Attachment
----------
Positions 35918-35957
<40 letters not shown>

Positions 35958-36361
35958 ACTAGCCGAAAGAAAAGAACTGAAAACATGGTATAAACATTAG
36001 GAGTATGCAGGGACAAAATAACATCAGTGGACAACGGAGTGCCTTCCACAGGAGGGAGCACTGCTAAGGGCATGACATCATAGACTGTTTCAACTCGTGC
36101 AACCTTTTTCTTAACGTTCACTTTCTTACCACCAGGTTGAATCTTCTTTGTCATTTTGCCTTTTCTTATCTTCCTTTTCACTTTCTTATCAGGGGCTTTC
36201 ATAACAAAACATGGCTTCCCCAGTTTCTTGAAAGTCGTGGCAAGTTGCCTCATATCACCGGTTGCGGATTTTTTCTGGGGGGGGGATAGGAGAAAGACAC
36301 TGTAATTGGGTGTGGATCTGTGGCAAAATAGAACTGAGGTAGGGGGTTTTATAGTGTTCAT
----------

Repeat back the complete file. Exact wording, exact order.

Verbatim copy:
Positions 35918-35957
<40 letters not shown>

Positions 35958-36361
35958 ACTAGCCGAAAGAAAAGAACTGAAAACATGGTATAAACATTAG
36001 GAGTATGCAGGGACAAAATAACATCAGTGGACAACGGAGTGCCTTCCACAGGAGGGAGCACTGCTAAGGGCATGACATCATAGACTGTTTCAACTCGTGC
36101 AACCTTTTTCTTAACGTTCACTTTCTTACCACCAGGTTGAATCTTCTTTGTCATTTTGCCTTTTCTTATCTTCCTTTTCACTTTCTTATCAGGGGCTTTC
36201 ATAACAAAACATGGCTTCCCCAGTTTCTTGAAAGTCGTGGCAAGTTGCCTCATATCACCGGTTGCGGATTTTTTCTGGGGGGGGGATAGGAGAAAGACAC
36301 TGTAATTGGGTGTGGATCTGTGGCAAAATAGAACTGAGGTAGGGGGTTTTATAGTGTTCAT